You have visited the main initial tourist destinations including Tokyo, Kyoto, Osaka and Nara, but you love Japan so much that you want to go again. However, you don’t want to go to the same spots but would rather visit other areas within Japan that can offer a little something different. Here is a guide tailored just for you. But first if you haven't already, please check out my first article titled First Time in Japan: Where To Go And What To Do to get a better understanding of why I chose the below listed areas for this article.
First of all, nice to meet you guys, my name is Chris Okano and I have been to all 47 prefectures within Japan, meaning I have traveled to every area within Japan. With this article, I hope to offer you guys some advice on where to go after you have visited all of the obligatory areas. This article will be kind of a mix of spots that are focused on certain activities as well as spots that are more general that I think deserve more recognition for tourists of all backgrounds and interests.
Located on the northern part of Kyushu Island, Fukuoka is a prefecture that I think deserves so much more recognition. I like to compare this area to Osaka since for me, they resemble each other quite a bit. From the very friendly locals to the delicious food and relaxed environment, Fukuoka is probably one of the best areas for those that want a more relaxed city vacation. While Tokyo and Kyoto are the top 2 areas for travel within Japan, it also means that you will be exposed to many other foreigners all flocking to the same touristy areas.
Here in Fukuoka, you can visit, Hakata and Tenjin for some nice city life great for shopping and delicious restaurants or you can experience more of the nature feel by exploring outside of the city center towards some of the islands including Nokonoshima or near Dazaifu for the Dazaifu Tenman-gu. Here are some other spots for Fukuoka Prefecture for different types of travelers.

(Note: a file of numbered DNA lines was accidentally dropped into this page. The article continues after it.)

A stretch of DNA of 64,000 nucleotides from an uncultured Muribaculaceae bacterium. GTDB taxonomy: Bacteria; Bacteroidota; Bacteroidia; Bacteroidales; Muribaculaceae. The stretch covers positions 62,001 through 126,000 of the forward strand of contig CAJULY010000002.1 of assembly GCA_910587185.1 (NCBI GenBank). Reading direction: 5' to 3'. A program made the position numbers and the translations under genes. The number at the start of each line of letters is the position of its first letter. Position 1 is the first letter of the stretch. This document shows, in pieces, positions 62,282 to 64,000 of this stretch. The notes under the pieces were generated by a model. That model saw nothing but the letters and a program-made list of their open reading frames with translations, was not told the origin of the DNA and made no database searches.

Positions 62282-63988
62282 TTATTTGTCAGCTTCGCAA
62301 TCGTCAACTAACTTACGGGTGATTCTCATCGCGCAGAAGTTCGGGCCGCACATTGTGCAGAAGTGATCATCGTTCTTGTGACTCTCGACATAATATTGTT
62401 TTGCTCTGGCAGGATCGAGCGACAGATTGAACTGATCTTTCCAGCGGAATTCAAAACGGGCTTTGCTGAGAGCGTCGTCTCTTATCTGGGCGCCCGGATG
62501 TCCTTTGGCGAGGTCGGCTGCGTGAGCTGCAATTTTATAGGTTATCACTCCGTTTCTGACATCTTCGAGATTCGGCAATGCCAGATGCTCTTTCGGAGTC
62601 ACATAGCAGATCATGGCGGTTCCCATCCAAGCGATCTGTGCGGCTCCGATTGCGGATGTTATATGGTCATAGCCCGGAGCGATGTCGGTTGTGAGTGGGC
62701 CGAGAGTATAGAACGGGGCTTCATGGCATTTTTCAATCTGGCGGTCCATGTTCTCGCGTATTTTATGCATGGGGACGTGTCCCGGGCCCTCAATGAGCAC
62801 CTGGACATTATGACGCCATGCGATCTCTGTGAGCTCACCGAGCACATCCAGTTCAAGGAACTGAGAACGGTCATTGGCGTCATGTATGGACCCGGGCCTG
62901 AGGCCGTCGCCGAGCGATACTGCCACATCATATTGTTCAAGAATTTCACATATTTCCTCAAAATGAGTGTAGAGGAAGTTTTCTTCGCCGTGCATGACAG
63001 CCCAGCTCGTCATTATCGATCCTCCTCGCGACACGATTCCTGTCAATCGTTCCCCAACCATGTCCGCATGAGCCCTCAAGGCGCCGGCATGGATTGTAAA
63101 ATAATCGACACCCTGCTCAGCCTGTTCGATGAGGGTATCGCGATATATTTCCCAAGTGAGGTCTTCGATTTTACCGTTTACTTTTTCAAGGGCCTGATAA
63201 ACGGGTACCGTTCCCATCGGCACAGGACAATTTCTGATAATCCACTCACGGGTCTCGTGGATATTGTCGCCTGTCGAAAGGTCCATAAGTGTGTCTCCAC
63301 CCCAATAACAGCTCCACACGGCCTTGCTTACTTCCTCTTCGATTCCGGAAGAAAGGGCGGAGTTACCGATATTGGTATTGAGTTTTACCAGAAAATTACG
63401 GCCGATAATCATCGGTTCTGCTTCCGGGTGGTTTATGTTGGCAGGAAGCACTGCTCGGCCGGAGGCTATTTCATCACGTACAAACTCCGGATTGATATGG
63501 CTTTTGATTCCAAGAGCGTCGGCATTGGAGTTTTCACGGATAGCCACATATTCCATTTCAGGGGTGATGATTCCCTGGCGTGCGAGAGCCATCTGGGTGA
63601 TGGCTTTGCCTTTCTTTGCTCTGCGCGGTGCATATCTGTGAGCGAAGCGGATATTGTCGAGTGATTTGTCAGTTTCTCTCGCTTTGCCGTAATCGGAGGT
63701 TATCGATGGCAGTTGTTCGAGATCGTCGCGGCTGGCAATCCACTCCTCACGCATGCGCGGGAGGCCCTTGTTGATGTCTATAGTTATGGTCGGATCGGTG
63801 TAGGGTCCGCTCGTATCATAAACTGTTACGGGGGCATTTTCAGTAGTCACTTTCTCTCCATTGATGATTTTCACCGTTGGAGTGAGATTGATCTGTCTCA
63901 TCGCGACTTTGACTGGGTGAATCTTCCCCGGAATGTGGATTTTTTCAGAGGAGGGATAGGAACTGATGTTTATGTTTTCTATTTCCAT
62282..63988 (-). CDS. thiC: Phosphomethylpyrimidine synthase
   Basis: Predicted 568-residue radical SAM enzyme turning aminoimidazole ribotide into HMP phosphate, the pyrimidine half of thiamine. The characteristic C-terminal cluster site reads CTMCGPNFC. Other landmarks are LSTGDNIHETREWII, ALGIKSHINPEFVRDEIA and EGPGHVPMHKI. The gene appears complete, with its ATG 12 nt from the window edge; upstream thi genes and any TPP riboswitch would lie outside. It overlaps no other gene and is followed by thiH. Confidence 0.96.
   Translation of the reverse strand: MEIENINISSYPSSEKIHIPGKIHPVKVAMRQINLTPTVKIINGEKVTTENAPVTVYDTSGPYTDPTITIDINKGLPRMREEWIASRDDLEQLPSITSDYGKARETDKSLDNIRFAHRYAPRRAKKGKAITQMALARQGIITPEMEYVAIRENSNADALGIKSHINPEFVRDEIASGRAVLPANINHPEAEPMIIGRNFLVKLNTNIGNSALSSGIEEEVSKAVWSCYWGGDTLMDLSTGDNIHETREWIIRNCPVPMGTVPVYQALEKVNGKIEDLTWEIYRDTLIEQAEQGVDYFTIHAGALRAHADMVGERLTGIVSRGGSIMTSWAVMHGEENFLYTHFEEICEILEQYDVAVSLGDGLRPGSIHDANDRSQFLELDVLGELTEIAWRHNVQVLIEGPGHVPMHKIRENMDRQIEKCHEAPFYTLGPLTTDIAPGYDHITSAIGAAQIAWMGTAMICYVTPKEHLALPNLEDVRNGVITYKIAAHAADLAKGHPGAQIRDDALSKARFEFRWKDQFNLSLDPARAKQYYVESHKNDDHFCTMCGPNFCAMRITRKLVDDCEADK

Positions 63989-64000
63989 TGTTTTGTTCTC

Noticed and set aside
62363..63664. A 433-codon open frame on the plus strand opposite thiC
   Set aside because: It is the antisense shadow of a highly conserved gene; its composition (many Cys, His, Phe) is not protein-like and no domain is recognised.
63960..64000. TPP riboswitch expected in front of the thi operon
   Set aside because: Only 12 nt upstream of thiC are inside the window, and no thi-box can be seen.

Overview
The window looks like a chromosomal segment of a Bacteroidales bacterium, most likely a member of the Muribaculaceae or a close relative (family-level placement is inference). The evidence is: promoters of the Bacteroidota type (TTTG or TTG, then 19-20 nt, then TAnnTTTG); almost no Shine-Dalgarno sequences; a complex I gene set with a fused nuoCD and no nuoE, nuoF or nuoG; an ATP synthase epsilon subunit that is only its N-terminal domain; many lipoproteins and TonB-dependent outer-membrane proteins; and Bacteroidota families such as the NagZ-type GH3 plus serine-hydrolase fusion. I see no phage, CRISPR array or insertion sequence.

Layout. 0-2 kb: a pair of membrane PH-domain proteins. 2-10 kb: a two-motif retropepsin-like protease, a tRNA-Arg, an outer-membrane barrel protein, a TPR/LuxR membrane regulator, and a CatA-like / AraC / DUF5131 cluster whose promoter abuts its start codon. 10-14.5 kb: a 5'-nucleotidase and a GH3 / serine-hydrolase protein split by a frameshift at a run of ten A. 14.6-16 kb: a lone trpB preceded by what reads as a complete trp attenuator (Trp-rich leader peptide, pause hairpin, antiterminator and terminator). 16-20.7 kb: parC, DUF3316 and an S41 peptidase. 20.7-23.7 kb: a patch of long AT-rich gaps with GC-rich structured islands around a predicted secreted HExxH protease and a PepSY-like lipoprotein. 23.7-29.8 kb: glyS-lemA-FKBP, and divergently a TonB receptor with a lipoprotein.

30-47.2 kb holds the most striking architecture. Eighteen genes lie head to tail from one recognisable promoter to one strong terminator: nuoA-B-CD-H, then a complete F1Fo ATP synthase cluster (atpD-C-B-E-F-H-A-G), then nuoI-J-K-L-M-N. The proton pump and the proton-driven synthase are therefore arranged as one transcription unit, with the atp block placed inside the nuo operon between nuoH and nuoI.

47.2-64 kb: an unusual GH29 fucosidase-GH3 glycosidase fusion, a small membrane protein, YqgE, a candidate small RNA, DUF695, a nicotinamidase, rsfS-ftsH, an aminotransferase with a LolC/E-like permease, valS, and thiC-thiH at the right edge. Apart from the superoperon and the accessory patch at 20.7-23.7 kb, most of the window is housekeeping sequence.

Known to be the most famous of the hundreds of tenmangu in all of Japan, Dazaifu is a definite must if you make your down to Fukuoka. Dedicated to the spirit of Sugawara Michizane, a famous scholar and politician, the shrine is associated with education, which is why you may see many students here.
A large and beautiful shopping mall, Canal City includes over 250 shops, cafes and restaurants. The shopping mall is designed with a canal running throughout the mall with a fountain in the middle offering water shows every 30 minutes from 10am-10pm.
Ohori Park A park situated in the middle of Fukuoka offering a nice change of pace from the busy city life. There is a very beautiful hexagonal vermillion pavilion within the pond in this park that offers a nice escape. There is also the Fukuoka Art Museum, Ohori Park Japanese Garden and Gokoku Shrine within walking distance from this park.
Nokonoshima Most famous for its flower park, this gorgeous island is only a short ferry ride away from the city center. You can definitely make a day-trip here or even a half-day trip if you are short on time. Get your camera ready for some beautiful flowers.
Located in Ishikawa Prefecture, Kanazawa is known as the little Kyoto. However, in my opinion, it deserves a lot more attention and not just as the lesser known Kyoto. As soon as you exit Kanazawa Station, you know you are about to experience something grand as the station itself is absolutely gorgeous.
One of the more beautiful stations in all of Japan, Kanazawa Station will be the station you arrive at if coming from Tokyo. There are a good amount of shops, restaurants and a tourist information center here that you can venture off to before exploring this area in more detail.
Listed as one of the "three most beautiful landscape gardens' in all of Japan with Mito's Kairakuen and Okayama's Korekuen, the beauty of Kenrokuen is breathtaking. Depending on the season, the views you may see can change but no matter what season you visit, you will for sure be shocked with how magnificent this garden is.
Dress up in a kimono in the many rental shops nearby and walk through this ancient looking district that will resemble a great deal with Kyoto . the word chaya literally means teahouse were actually a type of restaurant with geishas as entertainment for guests. These were usually outside of the city during the Edo Period with Kanazawa hosting three well preserved ones, including Higashichaya, Nishichaya and Kazuemachi.